Report Outlines New Therapeutic Approach Coming to L.A. County Juvenile Detention Facility
A new report outlines a roadmap and summary of the “L.A. Model,” a collection of therapeutic-based practices aimed at improving care for youth in Los Angeles County juvenile detention facilities. The new approach is expected to be at the center of a much-publicized renovation of one of the county’s 12 juvenile detention camps in Malibu, now dubbed Campus Kilpatrick.
L.A. Board of Supes to Explore Expanding Therapeutic Model at Juvenile Camps
The Los Angeles County Board of Supervisors will explore the possibility of remodeling one of its juvenile detention camps in order to emphasize a therapeutic model of rehabilitation. At its meeting today, the board asked Interim Chief Probation Officer Cal Remington, Los Angeles County Chief Executive Officer Sachi Hamai and the Department of Public Works to submit a report that would outline the costs of transforming Camp Joseph Scott into a place that “embodies a culture of care to enhance therapeutic opportunities for youth and improve their future.”
Mind Powers: Meditation Matters for Special Education Students
While meditation has expanded in recent years from a zen-seeker’s path to higher consciousness to a best practice for hard-charging CEOs, it’s now gaining a foothold at a school in Southern California serving students with serious emotional and behavioral issues.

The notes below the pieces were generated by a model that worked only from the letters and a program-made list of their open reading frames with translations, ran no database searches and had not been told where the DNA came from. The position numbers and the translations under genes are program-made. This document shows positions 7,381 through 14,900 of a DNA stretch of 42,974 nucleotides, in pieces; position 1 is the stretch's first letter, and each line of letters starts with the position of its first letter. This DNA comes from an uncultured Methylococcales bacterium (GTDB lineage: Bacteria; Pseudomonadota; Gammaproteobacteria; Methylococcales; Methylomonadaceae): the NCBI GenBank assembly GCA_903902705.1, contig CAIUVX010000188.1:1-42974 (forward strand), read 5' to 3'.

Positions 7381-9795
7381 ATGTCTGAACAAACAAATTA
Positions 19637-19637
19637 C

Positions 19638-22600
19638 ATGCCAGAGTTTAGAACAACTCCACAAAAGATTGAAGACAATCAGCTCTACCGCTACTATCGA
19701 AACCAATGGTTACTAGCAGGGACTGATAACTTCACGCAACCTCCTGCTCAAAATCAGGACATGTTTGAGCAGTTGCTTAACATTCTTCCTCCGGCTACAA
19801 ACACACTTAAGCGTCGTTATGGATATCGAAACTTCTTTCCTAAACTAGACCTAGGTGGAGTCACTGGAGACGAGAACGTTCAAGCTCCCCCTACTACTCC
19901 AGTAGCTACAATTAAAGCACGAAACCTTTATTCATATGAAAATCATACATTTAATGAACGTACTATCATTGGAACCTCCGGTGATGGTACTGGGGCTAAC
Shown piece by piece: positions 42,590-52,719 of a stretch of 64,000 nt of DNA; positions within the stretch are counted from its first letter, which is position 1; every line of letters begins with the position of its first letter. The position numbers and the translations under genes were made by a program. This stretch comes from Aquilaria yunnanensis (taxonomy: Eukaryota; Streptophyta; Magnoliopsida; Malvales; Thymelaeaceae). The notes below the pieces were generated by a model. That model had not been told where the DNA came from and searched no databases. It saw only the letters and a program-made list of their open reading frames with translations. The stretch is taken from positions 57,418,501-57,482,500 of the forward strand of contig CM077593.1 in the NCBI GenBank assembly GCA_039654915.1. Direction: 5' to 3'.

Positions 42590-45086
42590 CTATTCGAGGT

Nontraditional Trauma Therapies for Youth: A Review and Synthesis
A new white paper from Upbring, a Texas-based social services provider, explores whether four nontraditional therapies can be effective in treating trauma experienced by children. According to the authors, eye-movement desensitization and reprocessing (EMDR), animal-assisted therapies (AAT), creative-arts therapies (CAT), and movement-focused therapies (MFT) have often been utilized by clinicians to help children deal with post-traumatic stress disorder (PTSD), anxiety and other trauma-related issues.
Three-Part Series: Katie A., California’s Mental Health Mandate
California is home to more than nine million children and youth under the age of 18, about 13 percent of minors nationwide. A decade ago, a troubling chasm existed in the mental health services offered to the state’s most vulnerable children and youth: those who were either in foster care, or in danger of entering foster care.
Katie A. Part Three: Los Angeles — Something Left to Prove?
Over the past two days The Imprint has focused on the Katie A. v. Bonta lawsuits, which leveled California and Los Angeles County with the charge that every county in the state provide adequate mental health services for some of its most vulnerable children.